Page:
City Colleges of Chicago establishes the Timuel D. Black scholarship for adult learners in honor of his civil rights leadership and service to Chicago and the nation

624

The Timuel D. Black Scholarship celebrates the life and legacy of the long-time City Colleges faculty and administrator and civil rights activist

As the city of Chicago continues to reflect on the life and legacy of Timuel D. Black, City Colleges of Chicago will establish the Timuel D. Black Scholars Program for adult learners. Scholarships will be awarded to adult learners based on current and/or past civic and community engagement who have aspirations to drive change in their communities.

“Dr. Black was a scholar, a leader and an icon who inspired generations to become activists and change agents in their communities. With this scholarship, we hope to fulfill the promise that embodies Dr. Black’s legacy by emboldening others to follow in his footsteps,” said Juan Salgado, Chancellor of City Colleges of Chicago.

The City Colleges of Chicago will award select students on an annual basis to receive a scholarship to attend any of the seven City Colleges.  The scholarship, housed at the City Colleges of Chicago Foundation, includes tuition, books and fees.  Scholars will have the opportunity to engage in leadership development experiences to enhance their ability to positively impact Chicago communities.  In addition, scholars can submit project requests to fund civic projects geared at solving, impacting, and highlighting issues central to Dr. Timuel Black’s life and work.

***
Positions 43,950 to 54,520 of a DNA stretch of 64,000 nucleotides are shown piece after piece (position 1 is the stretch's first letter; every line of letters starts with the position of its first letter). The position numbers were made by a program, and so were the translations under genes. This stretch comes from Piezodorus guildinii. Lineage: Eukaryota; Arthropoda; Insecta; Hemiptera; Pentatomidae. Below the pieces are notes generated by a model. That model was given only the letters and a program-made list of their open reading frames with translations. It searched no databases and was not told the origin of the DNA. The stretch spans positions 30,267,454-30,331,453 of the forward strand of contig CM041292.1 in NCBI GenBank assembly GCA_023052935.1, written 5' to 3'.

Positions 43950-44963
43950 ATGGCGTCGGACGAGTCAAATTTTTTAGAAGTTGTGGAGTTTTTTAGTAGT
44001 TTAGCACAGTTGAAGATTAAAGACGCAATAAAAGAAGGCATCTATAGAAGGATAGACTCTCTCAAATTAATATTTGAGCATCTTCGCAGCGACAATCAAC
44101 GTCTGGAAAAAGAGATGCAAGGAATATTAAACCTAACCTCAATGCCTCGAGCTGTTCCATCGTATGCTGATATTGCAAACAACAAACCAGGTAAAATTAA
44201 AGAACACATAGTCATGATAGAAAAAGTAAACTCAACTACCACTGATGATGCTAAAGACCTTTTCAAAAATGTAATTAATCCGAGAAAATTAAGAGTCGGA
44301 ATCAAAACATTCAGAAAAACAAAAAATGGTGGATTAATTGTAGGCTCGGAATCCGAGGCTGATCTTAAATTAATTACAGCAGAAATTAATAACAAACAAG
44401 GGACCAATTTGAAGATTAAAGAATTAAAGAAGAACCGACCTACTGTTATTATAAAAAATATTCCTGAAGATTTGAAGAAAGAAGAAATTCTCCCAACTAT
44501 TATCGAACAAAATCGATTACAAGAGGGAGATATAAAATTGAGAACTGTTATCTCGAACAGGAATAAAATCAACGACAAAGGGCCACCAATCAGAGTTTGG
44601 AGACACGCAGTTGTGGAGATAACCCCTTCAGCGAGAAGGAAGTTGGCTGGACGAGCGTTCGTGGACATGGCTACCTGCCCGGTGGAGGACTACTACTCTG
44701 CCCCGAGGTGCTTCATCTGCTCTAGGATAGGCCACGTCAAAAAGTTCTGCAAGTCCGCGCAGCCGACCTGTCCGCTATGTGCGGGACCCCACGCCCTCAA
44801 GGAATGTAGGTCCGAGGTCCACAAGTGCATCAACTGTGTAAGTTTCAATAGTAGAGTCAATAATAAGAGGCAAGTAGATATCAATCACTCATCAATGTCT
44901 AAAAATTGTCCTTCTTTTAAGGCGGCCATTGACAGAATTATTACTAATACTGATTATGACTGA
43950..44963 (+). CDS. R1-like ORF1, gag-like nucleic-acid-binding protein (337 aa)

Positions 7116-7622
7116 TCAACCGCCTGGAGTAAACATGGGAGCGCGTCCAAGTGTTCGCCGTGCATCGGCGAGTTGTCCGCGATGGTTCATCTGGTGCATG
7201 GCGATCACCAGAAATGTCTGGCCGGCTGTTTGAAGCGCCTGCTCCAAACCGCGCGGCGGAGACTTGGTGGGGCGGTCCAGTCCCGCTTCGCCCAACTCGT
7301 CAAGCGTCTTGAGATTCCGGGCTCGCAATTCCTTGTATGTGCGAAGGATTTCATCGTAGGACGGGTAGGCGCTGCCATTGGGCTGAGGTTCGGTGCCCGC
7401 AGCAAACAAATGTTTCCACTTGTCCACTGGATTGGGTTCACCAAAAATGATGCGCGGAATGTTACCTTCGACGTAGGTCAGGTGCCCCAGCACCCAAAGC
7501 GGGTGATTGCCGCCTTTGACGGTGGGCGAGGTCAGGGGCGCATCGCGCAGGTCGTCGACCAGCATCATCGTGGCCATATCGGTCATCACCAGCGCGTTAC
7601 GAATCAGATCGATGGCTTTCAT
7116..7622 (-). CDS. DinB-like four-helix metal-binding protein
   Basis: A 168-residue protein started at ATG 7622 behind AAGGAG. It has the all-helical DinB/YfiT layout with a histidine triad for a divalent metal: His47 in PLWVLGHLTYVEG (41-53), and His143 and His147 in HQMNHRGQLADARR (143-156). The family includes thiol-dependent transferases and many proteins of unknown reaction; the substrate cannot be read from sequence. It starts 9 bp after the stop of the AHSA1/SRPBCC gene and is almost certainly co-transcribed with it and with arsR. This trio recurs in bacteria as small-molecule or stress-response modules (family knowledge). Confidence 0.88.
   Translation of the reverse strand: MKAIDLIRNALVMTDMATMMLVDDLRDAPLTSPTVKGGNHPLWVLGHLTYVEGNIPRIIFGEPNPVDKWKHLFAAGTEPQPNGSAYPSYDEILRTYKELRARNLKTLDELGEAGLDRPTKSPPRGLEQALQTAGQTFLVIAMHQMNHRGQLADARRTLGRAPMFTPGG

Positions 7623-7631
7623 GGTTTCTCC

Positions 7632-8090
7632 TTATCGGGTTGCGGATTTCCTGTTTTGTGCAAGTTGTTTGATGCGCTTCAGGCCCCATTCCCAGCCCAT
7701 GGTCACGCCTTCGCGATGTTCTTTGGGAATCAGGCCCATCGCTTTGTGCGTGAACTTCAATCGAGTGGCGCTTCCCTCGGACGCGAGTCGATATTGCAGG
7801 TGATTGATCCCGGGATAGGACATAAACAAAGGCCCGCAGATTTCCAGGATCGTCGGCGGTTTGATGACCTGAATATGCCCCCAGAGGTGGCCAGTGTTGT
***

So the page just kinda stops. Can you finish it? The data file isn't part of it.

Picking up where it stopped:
Originally from Alabama, Dr. Timuel Black attended Burke Elementary and DuSable High School in Chicago. Dr. Black was 23 years old when Pearl Harbor was bombed which led him to serve during World War II. He would return from the war and attend Roosevelt University, later receiving a master’s degree from the University of Chicago.

In 1960, Dr. Black worked with Dr. Martin Luther King Jr. when he came to Chicago to protest housing issues for West Side residents. Dr. Black would go on to help organize thousands of Chicagoans to join the historic March on Washington with Dr. King.

After serving as a Chicago Public Schools teacher, Dr. Black was appointed dean of Wright College in 1969; and held several other roles at City Colleges over the next twenty years, including vice president for academic affairs at Olive-Harvey College, director and chairperson of community affairs, and a professor at Loop College which changed its name to Harold Washington College, in part due to Dr. Black’s influence and advocacy, retiring in 1989.

Dr. Black was instrumental in helping elect Chicago’s first Black Mayor, Harold Washington and the first Black woman elected as a U.S. Senator, Carol Mosely Braun. Later he consulted with then, community organizer, Barack Obama about running for the U.S. Presidency.

To donate to the scholarship, go to: www.ccc.edu/tbs.

###